Aristotle gives good reasons--scientific and ethical reasons--why we ought to value other natural things more for their own ends than for what we can do with them. Sure enough, humans need to use natural substances, including other organisms, instrumentally. The development of techniques of hunting, agriculture, and animal husbandry is a clear manifestation of that need. But Aristotle argues that these techniques, like all technologies, have a natural limit, the transgression of which is contrary to nature and ignoble. That limit is what is necessary for our survival and functioning, in acordance with our own natural needs and functions (which, Aristotle holds, can be objectively determined for humans, just as it can for other animals).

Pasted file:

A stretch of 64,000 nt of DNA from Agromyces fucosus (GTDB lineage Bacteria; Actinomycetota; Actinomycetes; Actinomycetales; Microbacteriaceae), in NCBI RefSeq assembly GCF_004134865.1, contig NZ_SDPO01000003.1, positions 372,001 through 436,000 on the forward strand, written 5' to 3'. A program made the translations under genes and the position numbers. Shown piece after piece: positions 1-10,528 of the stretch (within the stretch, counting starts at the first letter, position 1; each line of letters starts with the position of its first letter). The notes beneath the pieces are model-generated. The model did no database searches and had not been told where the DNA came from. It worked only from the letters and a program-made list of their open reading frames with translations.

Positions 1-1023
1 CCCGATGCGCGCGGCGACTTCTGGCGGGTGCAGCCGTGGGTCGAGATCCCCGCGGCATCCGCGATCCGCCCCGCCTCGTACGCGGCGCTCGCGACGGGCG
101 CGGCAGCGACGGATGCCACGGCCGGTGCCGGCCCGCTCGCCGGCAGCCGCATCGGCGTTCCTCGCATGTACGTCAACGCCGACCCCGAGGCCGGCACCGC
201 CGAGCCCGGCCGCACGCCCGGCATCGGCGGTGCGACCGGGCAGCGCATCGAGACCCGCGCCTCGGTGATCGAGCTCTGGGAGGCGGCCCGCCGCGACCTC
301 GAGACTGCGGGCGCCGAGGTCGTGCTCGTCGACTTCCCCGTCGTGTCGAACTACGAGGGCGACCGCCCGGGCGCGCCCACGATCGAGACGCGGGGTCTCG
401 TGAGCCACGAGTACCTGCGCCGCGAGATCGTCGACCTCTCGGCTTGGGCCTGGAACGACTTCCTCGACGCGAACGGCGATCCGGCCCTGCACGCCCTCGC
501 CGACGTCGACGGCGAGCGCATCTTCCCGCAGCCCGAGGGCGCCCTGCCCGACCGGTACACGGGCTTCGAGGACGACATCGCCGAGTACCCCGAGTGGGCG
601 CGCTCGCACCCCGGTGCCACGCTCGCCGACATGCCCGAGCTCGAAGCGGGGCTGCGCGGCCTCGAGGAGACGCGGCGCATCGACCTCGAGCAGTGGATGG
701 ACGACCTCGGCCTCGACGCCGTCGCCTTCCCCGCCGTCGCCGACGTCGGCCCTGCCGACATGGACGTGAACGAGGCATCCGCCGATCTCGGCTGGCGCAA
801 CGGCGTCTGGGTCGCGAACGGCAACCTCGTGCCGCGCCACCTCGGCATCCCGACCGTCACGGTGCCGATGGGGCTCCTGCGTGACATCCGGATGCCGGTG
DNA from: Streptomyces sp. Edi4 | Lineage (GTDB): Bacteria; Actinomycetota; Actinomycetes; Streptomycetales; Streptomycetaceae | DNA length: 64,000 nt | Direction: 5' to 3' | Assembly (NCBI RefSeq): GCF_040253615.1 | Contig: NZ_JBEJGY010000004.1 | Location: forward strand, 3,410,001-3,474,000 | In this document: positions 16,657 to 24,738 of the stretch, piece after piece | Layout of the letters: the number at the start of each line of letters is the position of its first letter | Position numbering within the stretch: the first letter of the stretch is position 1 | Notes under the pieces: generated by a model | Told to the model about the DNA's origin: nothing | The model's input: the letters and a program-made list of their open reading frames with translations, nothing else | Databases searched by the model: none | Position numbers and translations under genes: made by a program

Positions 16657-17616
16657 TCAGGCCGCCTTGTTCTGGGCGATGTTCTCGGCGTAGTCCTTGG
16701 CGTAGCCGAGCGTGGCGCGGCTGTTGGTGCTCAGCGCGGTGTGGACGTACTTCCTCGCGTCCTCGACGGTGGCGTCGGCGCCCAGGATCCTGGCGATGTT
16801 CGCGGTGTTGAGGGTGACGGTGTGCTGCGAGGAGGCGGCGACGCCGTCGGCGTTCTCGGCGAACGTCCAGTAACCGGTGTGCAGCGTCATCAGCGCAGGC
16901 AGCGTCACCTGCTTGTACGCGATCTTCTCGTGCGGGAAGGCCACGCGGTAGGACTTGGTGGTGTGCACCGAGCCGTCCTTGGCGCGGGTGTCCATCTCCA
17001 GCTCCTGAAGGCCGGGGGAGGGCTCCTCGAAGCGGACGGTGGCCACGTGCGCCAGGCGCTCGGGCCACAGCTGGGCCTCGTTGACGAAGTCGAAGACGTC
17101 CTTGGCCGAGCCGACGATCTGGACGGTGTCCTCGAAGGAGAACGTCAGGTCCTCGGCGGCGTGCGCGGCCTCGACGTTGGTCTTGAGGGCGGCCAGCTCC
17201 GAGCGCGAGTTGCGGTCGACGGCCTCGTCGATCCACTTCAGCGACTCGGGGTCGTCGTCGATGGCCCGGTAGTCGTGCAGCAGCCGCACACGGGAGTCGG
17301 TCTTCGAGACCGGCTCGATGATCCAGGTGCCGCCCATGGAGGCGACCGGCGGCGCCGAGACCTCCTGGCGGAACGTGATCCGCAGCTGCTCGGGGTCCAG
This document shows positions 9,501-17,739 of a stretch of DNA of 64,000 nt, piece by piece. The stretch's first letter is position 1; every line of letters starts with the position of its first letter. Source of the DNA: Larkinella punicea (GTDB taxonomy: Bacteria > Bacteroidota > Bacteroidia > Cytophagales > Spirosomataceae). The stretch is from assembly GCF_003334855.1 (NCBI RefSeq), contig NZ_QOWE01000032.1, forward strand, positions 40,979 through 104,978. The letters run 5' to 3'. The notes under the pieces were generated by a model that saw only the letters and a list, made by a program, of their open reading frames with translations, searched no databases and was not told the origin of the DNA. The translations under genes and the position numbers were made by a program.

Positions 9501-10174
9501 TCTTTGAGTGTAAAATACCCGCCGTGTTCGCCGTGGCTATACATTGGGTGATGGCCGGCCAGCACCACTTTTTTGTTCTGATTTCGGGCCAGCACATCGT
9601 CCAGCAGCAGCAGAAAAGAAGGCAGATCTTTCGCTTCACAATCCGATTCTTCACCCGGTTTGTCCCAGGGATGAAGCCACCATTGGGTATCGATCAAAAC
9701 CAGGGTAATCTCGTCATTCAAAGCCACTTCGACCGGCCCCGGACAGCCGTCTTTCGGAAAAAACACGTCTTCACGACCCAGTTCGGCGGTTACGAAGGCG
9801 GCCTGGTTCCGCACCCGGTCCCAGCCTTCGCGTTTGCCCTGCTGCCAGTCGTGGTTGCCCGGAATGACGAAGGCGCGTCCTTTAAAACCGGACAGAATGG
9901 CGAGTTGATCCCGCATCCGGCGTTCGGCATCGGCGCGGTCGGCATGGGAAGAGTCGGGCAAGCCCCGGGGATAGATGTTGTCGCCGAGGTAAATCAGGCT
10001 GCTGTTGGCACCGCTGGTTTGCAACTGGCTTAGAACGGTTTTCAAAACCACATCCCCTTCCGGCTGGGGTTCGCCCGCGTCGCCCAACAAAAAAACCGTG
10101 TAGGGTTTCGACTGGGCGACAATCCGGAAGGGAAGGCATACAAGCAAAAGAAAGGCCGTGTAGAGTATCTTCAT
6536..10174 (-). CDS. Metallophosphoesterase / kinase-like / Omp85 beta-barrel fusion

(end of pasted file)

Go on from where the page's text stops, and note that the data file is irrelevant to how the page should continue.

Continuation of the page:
We have overcome the Aristotelian view that the earth is at the center of the spatial universe, but we still need to come over to the Aristotelian view that humans are not at the center of the axiological universe. Thus I think that a study of Aristotelian teleology, in addition to benig an intrinsically valuable exercise, can be justified instrumentally on the grounds that it has something to show us about our relationship to nature.
Monte Johnson, Aristotle on Teleology. Clarendon (Oxford: 2005), p. 5. Monte's book is reviewed by T.K. Johansen here.